Salt Lake City Detective Jeff Payne Fired From Part-Time Paramedic Job For Comments About Nurse Arrest

Rick BowmerAP

The Salt Lake City police detective who arrested a University of Utah Hospital nurse for refusing to draw blood from a patient without a warrant has been fired from his part-time job.

Jeff Payne became the subject of a tidal wave of backlash when media released footage of him violently taking nurse Alex Wubbels into custody back on July 26.

Following the incident, which could now result in a possible civil suit against Payne and Salt Lake City Police Department, Payne was caught on camera commenting on the incident and his employment with Gold Cross Ambulance. Payne said he would retaliate against Wubbels and the hospital by using his position as a paramedic with Gold Cross to bring only transients to University Hospital and the “good patients” elsewhere.

The Salt Lake City Tribune obtained a copy of the footage, and the clip made its way to Gold Cross brass, who terminated Payne Tuesday, “effective immediately.” Gold Cross spokesmen said that while Payne was not working for the ambulance company when he took Wubbels into custody, his remarks about transients were inappropriate.

“We acknowledge those concerned individuals who have contacted us regarding this incident and affirm our commitment to serving all members of the community with kindness and respect,” the statement said. “We will continue to maintain our values of outstanding patient focused care, safety, and the complete trust of the communities we serve.”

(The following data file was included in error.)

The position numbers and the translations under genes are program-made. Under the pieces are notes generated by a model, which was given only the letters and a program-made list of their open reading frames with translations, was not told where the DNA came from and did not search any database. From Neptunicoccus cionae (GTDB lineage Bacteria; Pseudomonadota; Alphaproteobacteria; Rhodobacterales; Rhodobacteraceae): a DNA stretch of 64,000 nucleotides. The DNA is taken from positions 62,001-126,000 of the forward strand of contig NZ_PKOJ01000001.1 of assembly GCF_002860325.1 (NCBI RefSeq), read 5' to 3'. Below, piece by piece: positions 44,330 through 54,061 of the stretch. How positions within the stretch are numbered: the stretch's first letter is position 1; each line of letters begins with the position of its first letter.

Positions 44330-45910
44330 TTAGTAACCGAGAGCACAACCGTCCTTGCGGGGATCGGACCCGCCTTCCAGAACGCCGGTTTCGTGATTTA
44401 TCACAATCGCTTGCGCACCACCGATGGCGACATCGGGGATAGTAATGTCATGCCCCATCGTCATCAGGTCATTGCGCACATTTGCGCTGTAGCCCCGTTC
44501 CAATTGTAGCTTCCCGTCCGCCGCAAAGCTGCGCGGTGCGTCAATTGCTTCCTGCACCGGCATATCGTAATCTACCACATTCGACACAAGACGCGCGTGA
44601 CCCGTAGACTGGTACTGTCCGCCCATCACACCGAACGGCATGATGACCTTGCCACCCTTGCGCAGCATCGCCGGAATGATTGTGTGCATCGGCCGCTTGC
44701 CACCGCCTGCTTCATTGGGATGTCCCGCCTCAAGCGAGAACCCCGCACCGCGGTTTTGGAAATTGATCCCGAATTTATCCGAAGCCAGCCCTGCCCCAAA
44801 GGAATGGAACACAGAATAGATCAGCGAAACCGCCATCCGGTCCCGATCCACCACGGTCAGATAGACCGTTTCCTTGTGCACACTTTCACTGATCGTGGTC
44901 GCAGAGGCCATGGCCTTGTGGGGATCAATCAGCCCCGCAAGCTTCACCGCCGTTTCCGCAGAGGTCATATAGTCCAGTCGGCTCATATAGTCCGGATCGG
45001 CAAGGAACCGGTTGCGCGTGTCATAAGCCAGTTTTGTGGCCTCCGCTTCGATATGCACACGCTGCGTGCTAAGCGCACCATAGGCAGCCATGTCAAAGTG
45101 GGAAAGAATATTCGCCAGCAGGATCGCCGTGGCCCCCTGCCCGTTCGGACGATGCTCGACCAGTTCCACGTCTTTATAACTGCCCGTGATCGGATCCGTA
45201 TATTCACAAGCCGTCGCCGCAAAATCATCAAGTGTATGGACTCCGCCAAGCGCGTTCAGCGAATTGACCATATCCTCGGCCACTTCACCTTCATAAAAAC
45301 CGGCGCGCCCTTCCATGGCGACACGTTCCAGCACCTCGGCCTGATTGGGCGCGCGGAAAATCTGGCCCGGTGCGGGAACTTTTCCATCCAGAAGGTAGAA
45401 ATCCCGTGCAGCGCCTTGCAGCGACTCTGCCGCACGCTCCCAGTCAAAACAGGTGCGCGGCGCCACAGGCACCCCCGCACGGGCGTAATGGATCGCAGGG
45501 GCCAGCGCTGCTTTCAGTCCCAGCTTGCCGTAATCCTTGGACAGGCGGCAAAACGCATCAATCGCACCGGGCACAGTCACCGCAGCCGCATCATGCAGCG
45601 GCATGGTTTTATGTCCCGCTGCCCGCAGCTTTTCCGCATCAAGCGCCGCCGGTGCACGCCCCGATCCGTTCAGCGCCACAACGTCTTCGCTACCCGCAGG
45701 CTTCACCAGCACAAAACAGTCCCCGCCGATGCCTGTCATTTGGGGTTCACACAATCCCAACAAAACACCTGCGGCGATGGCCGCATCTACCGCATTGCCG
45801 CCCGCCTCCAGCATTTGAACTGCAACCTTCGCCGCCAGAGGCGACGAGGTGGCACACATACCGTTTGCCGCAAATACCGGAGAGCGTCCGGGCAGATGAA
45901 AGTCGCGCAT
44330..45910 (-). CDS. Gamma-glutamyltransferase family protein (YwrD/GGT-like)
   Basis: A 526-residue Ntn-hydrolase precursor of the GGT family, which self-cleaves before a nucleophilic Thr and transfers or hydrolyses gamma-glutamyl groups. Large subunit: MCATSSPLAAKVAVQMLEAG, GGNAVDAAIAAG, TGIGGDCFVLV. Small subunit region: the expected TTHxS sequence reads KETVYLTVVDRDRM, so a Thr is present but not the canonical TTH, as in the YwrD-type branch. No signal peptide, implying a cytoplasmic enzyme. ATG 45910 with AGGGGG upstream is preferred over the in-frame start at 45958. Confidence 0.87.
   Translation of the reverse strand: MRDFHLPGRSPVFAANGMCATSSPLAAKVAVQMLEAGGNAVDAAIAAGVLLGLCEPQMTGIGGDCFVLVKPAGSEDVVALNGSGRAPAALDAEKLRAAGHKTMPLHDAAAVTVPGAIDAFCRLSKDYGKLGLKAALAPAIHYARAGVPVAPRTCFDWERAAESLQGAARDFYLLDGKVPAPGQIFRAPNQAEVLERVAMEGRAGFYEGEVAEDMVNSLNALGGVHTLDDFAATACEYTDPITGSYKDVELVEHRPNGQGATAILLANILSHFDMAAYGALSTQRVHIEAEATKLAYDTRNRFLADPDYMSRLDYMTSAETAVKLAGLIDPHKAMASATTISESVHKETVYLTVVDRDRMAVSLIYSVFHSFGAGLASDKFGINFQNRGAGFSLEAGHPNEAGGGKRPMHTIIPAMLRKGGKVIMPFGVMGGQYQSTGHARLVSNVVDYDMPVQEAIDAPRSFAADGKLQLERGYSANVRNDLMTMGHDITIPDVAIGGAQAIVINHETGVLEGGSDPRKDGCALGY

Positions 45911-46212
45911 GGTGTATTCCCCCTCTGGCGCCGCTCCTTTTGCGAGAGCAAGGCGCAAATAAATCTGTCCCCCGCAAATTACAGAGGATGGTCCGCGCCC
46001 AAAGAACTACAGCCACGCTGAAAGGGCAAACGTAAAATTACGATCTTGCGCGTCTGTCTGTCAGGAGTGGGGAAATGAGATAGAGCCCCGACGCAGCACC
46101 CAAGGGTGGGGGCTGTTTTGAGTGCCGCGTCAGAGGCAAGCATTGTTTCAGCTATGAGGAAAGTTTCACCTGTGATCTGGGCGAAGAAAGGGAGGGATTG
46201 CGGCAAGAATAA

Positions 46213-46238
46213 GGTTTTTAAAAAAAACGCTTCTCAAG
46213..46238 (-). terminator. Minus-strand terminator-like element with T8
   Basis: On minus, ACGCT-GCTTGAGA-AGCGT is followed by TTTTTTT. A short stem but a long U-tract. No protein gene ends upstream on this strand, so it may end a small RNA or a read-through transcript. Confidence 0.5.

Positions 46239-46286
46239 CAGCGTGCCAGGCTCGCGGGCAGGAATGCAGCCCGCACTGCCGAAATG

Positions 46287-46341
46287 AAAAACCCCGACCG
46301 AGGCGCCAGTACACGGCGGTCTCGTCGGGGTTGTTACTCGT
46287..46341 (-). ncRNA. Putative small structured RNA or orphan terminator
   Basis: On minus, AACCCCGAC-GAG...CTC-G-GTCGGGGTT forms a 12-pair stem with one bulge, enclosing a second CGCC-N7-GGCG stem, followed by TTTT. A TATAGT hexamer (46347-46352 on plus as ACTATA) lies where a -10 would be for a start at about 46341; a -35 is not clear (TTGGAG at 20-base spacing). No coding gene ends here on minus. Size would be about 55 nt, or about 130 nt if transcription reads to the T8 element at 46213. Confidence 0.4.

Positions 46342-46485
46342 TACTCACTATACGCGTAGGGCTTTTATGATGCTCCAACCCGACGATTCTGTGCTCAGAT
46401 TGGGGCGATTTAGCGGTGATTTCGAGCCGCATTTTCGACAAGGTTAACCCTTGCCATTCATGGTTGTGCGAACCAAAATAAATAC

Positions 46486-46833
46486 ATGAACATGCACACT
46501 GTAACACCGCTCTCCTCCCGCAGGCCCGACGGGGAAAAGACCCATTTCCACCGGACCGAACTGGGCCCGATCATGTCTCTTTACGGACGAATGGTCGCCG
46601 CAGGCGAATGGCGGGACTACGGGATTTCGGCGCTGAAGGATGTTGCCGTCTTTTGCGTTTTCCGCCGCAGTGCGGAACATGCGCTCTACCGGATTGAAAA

According to reports, the footage also contains a conversation between Payne and another officer about whether Wubbels obstructed justice when she refused to draw the patient’s blood. Payne also mentions his paramedic job, telling the other officer he hopes the incident doesn’t “affect his Gold Cross job.”

Payne and another officer involved in the arrest of Wubbels have been placed on administrative leave pending an internal investigation. The Salt Lake County District Attorney’s Office has also launched a criminal probe. No charges have been filed against either officer as of this report.


Wubbels refused to draw blood from the patient, an unconscious victim of an automobile accident, because Payne did not have a search warrant. The protocol was created by an agreement between the hospital and police department. Wubbels called a hospital official before she was arrested, and the official could be heard via speakerphone telling Payne he was “making a mistake” by pressuring the nurse to draw blood against hospital policy. Just then, Payne abruptly said, “We’re done here. We’re done. We’re done.” A struggling and pleading Wubbels was then placed in handcuffs.

“I’ve done nothing wrong!” Wubbels yelled, as Payne shoved her toward his squad car. “I’ve done nothing wrong! Why is this happening? This is crazy!”

Wubbels was detained in the backseat for 20 minutes before being released without charges.

[Featured Image by Rick Bowmer/AP Images]